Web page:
Ban on INR 500 and INR 1000 currency notes
The government has pulled off arguably one of the most significant reform measures in its tenure. While this expeditious move to boldly counter the black money and parallel economy threat is likely to have significant repercussions, this effort will, more importantly, have a visible impact on how the current government's policies are perceived in international circles of economic power.
Impact of Demonetization
Most of the macroeconomic impact will be felt in the short term, though there are larger implications in the medium to long term. Our views on more immediate questions follow:
What are some of the short term impacts?
There will be a disruption in the current liquidity situation as households are likely to get affected by the note exchange and currency withdrawal terms laid by the government. Though clarity is unfolding on this, commodity transactions and general cash market transactions are likely to feel an immediate impact.
Unorganised sector proceedings including small trade market activities will remain volatile in the short term. Roadside vendors, cab drivers, kirana stores, etc., have already stopped accepting INR 500 and INR 1000 notes. It is important to note that a significant percentage of the Indian workforce, employed in this sector, is likely to be affected by immediate liquidity issues. Overall, a likely negative impact on disposable income is expected along with disruption in the consumption patterns of the general populace.
It is estimated that there may be a negative GDP impact in the current quarter as consumption shock gets transmitted in the system. However, the quantum and degree of this impact cannot be ascertained at this time.
How are the equity markets likely to be affected?
An elevation of uncertainty is always a negative for equity markets. As such, markets have reacted negatively to this latest news though part of this may be attributed to the US election results. Markets will recover in the medium term as the uncertainty eases out. While there exists a possibility of a broad based decline, there will be some sectors (with linkages to the unorganised economy) that would feel the brunt while some niche technology sectors related to fintech and e-commerce could gain. The long term outlook remains positive.
What could be some of the sectoral impacts?
While sectors with linkages to the unorganised economy are likely to be affected, technology and financial services are expected to gain in the medium to long term. On a sectoral basis, the commodities and agricultural sector, including the market for consumer durables and non-durables, is expected to feel the heat. In the short to medium term, large denomination purchases will likely be made via electronic purchases rather than through brick and mortar outlets. This will impact the retail sector adversely. The real estate sector is likely to see a significant negative impact in the medium to long term particularly in the repurchase market. There are expectations of a revaluation of current real estate transactions across the board representing possible losses to players in the sector. The luxury goods market is also likely to get affected as this move represents an erosion of real wealth to a large number of people. Areas of sub-sectoral impact will be felt in luxury cars, SUVs, gems, jewellery, gold and high-end branded products.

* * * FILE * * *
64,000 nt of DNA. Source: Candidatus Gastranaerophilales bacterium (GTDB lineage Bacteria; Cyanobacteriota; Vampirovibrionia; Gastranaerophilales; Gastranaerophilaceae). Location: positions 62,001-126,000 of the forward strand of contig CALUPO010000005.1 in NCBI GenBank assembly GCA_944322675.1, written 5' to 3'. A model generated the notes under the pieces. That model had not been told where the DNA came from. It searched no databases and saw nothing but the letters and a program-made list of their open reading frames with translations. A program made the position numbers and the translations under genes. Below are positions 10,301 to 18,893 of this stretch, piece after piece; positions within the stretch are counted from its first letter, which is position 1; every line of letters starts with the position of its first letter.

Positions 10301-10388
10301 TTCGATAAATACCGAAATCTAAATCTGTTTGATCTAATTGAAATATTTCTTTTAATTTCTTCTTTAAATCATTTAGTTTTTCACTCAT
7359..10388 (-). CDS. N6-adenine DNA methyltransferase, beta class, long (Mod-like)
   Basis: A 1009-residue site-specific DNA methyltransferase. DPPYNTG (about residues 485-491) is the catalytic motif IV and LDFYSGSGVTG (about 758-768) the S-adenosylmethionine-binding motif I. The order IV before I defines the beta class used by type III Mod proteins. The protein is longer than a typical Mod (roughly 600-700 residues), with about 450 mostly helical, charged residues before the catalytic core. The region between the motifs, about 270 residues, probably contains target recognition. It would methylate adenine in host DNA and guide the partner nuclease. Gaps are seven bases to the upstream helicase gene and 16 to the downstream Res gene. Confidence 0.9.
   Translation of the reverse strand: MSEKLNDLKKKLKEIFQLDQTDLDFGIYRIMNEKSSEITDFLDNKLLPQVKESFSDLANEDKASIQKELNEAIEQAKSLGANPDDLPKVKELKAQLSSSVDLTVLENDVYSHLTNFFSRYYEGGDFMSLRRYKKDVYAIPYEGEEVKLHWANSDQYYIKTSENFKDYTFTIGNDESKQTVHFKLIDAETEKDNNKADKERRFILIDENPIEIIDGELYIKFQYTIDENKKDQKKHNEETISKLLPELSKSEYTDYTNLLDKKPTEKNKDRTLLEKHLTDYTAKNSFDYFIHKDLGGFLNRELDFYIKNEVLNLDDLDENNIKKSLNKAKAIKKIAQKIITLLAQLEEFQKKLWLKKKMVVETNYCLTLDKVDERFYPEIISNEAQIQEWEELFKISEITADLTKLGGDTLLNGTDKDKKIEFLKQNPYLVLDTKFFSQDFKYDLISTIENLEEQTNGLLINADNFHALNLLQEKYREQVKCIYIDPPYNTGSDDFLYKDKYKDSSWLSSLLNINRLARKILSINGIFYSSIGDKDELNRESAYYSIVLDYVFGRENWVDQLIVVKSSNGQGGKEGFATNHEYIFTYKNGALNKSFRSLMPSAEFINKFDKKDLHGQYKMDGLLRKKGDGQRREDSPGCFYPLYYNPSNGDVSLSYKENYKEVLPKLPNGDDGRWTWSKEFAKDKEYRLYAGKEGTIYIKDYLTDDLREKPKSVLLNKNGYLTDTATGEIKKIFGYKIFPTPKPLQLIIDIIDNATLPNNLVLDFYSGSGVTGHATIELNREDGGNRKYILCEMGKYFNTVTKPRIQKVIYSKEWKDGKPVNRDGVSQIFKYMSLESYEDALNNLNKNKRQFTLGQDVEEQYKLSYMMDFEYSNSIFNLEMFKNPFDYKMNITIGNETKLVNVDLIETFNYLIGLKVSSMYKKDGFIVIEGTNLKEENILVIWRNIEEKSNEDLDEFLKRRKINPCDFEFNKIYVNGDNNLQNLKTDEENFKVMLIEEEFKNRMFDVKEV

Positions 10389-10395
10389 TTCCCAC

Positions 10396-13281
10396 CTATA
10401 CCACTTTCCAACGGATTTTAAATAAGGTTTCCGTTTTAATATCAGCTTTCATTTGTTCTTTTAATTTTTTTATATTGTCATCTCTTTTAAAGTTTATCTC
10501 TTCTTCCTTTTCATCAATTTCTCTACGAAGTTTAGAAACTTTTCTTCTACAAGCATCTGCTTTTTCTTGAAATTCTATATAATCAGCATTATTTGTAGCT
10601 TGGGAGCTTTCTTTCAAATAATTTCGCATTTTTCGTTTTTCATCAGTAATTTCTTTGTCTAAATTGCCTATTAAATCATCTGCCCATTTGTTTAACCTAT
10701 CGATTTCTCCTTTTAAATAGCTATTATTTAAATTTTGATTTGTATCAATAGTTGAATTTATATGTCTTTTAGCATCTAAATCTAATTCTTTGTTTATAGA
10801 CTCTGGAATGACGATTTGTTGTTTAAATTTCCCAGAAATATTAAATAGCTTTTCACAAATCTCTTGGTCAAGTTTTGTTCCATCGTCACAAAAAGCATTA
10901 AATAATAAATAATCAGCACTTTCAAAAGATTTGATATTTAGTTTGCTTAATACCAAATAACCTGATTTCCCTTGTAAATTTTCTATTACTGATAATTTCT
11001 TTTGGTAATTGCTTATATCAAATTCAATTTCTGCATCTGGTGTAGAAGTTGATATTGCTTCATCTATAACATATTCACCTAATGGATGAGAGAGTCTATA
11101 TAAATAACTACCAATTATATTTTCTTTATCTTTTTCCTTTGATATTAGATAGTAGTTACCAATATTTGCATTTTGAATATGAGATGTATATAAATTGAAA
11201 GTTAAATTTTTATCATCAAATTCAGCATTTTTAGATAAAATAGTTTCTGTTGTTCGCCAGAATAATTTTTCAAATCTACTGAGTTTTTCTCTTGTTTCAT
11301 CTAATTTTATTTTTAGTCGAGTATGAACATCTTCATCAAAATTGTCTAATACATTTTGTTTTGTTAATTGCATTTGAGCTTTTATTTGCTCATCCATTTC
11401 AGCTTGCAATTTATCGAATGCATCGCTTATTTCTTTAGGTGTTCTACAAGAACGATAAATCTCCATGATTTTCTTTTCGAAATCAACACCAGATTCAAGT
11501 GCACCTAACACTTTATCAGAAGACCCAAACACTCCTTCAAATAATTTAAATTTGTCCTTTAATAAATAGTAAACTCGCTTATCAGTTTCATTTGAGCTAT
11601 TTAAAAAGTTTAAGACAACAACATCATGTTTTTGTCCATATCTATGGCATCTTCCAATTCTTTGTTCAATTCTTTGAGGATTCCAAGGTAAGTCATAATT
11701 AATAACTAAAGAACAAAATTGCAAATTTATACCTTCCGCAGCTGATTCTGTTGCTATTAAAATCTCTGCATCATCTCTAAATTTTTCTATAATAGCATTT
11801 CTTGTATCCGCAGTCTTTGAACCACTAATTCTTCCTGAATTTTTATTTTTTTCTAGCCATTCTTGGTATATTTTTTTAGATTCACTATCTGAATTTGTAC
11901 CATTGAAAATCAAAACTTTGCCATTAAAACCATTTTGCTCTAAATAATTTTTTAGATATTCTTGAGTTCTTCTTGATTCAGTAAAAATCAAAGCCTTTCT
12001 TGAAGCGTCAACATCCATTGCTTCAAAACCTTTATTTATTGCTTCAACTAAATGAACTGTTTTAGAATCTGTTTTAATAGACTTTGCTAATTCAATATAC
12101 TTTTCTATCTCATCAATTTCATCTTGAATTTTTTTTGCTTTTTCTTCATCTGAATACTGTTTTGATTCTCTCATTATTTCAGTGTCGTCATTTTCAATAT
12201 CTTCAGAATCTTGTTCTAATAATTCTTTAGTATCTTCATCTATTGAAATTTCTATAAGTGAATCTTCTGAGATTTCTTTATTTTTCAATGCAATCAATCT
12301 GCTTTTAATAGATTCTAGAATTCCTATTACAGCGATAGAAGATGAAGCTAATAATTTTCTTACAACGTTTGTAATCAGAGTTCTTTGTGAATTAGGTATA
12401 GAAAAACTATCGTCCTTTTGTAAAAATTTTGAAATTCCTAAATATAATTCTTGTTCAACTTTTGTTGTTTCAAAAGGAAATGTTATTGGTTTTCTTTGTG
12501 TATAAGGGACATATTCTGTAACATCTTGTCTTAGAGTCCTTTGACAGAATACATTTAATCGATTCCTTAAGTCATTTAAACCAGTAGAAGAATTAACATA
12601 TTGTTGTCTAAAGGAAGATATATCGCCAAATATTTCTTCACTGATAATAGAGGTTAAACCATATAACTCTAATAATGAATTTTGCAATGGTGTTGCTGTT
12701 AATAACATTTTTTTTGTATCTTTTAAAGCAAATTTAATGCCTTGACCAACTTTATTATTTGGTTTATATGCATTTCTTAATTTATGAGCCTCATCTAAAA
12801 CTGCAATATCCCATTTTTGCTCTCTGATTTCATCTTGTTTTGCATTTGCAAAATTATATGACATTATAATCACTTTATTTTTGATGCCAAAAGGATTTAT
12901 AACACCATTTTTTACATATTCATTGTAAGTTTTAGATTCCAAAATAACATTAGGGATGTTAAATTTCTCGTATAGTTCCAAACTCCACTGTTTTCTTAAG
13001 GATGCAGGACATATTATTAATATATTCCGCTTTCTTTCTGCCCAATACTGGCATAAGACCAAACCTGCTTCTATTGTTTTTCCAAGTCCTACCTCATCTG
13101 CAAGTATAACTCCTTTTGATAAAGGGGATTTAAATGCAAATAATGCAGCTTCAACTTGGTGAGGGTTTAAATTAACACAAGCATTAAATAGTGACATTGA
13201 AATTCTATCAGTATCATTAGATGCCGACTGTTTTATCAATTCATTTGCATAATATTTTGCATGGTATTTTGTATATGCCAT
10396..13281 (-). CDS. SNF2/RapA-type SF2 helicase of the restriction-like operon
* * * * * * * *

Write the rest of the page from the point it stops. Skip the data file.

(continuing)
On the positive side, there is likely to a reset of spending patterns as this move indirectly represents a significant push towards a cashless economy. Businesses in the fin-tech sector including payment banks, mobile wallets, electronic transfer providers, etc., are expected to see gains.
- E-commerce and Fintech
1) Payment gateways
3) Mobile wallets
4) Online retail
5) Net and payment banks
- Luxury goods
- Real Estate
- Traditional Retail
1) Consumer durables
2) Consumer non-durables
Will exchange rates be affected?
We could see some appreciation of the domestic currency in the forex markets as notes in circulation will decrease. Though the RBI will be monitoring and taking remedial action, negative impact on international trade cannot be ruled out at this point. Counter moves by the government are expected to ease this impact.
Will there be an effect on inflation and what are the policy implications for it?
We are likely to see some decline in inflationary pressures as demand along with household inflation expectations are likely to go down. This would make RBI more comfortable on managing inflation in the future increasing the possibility of rate cuts in the future.
What are some of the longer term implications?
This essentially represents a change in regime for the real and financial economy. Domestically, there could be some turmoil as the effect will be disproportionately felt by the lower and upper income classes. Internationally, the government is likely to get a thumbs up for the move and more countries could potentially see this as a viable option to curb black money and stem illegal financial activity.
Lastly, though this move by the government may not be a first (having being tried by earlier governments as a tool to fight corruption), such an action achieves larger significance for a globally connected India as it shows boldness in tackling an issue which has remained a thorn in the growth success story of this generation.
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